Projector Advice for Your Humble Narrator (Mark)
mark last edited by
Thanks for the advice, it's much appreciated. I posted this question on the Isadora User Group as well, and it seems pretty clear that Laser is the technology to choose.
The upward end of the budget per projector is about €1500 (arts institution, limited funding, etc.) so those Panasonics -- as nice as they are -- are way out of range. Has anyone had experience with the less expensive brands like Optoma, BenQ, or Maxwell or Viewsonic?
If you click this link you'll see a list of HD (1920x1080 or 1920x1200) projectors up to $2000. Don't know if any of you have thoughts about what you see in that list.
One other thing: this is going to be used in a live dance performance, and I find the fans on some projectors to be annoyingly loud -- especially in a smaller venue like Lake Studios with reflective walls.
Are the laser projectors quieter because they require less cooling?
Thanks for the help!
dbini last edited by
It may not be so much of an issue if your projectors will be permanently rigged and cabled in the studio, but if you're going to buy projectors that will be regularly de-rigged, its worth checking that they have 2 x HDMI input. Most artists are going to be using HDMI to get from their Macs to the beamer, and I've found that the HDMI socket on a projector is often the first thing to break. Its good to know you have a spare. I look forward to the day when HDMI is replaced by something sensible.
Has anyone had experience with the less expensive brands like Optoma
I had good experiences with Optoma. But they were not laser...
keftaparty last edited by
Do you have any lens requirements ?
Looking at the picture of the space I would think very short throw machines could be practical, but I might be wrong, depending on the use.
I would also suggest laser, these machines are usually much more quiet than lamp based as they need much less cooling.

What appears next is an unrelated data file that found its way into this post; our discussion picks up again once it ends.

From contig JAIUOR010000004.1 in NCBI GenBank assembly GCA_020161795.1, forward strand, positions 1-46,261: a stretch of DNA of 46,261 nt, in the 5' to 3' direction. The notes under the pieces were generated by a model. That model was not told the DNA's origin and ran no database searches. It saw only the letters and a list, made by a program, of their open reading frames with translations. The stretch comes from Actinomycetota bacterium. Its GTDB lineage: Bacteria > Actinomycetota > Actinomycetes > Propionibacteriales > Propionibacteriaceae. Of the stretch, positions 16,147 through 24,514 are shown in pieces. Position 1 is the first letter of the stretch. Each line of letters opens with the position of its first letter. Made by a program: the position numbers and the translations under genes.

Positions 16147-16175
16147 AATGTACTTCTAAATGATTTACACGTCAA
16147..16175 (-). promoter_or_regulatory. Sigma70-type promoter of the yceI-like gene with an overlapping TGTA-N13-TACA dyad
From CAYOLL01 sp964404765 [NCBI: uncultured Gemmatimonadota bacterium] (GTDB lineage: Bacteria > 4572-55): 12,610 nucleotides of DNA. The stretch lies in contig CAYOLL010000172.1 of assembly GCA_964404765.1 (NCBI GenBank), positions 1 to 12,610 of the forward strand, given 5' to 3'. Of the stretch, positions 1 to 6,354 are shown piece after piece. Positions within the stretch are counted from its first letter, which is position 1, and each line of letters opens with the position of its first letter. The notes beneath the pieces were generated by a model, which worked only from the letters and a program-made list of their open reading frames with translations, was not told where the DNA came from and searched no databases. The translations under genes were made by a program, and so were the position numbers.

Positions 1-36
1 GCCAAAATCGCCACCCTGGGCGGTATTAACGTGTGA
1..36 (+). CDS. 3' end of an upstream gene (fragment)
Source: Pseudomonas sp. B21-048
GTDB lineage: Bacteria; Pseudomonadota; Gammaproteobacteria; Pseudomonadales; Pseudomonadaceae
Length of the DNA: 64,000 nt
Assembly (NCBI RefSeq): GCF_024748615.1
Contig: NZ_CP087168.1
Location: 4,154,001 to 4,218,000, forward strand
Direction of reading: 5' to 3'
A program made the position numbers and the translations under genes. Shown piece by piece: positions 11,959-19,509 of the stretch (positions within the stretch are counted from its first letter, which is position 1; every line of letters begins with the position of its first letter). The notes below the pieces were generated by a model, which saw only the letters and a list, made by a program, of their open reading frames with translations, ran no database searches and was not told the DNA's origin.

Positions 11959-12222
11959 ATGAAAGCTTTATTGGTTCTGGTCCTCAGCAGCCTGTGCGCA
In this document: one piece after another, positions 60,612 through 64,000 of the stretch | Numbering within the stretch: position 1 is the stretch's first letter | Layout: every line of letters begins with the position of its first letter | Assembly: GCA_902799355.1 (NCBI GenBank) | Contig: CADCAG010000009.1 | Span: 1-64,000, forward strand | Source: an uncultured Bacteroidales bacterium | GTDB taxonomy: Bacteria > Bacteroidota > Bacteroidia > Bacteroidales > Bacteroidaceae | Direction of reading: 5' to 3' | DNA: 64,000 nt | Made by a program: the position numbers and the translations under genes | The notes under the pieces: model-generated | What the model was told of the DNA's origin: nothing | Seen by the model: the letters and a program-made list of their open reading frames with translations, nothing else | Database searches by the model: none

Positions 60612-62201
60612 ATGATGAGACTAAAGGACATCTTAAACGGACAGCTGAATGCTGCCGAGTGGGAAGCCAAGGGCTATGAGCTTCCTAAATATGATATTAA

@mark I could also recommend the epson range if on a budget . This is a 7000lumen version not laser ,but with admittedly with a super expensive short throw lens.
laurentR last edited by laurentR
Hello Mark, I have used recently the laser ViewSonic LS900WU, 6000 lumens, on a 6 meters large projection with some additional light on stage, and was quite happy with the brightness and quality of image. And the noise was very reasonable. This model is unfortunately out of your budget ( aroud 3000€ in France ) but Viewsonic has some others in the same product line, with less luminosity of course, like the LS750 around 1700€ and 5000 lumens, that may be interesting. Also the LS700, in the list you mentionned, but even less powerfull...
I recently used 3x Viewsonic 3000 Lumen short throws for rear projection (not laser) that toured with the show and had no problems.
Clement last edited by
Laser projectors are new light source technology compared with lamp projectors, but I might be wrong, the LCD or DLP picture matrix doesn't depend of this.
Does anyone know if the "rainbow" seen when you move your eyes on mono-DLP projectors is still present with laser technology ?
Kathmandale last edited by Kathmandale
We used Epson lasers on Night of the Living Dead. They were hires, really solid no complaints at all although fitting the superwide mirrored lenses was more of a faff than it is with the Panasonics.
On this show the three big walls were covered with 2x EB-L1715 (15k-SXGA) and 1x EB-L1755 (15k-WUXGA) - This range of Epsons are 3x LCD and are probably a bit bigger, more expensive and probably also noisier than you want for this job Mark, but we were really happy with them. I'd have no major concerns with them as a brand. The two screens overhead were our own old work horse Panasonic PT-D5700s, who's days are sadly numbered.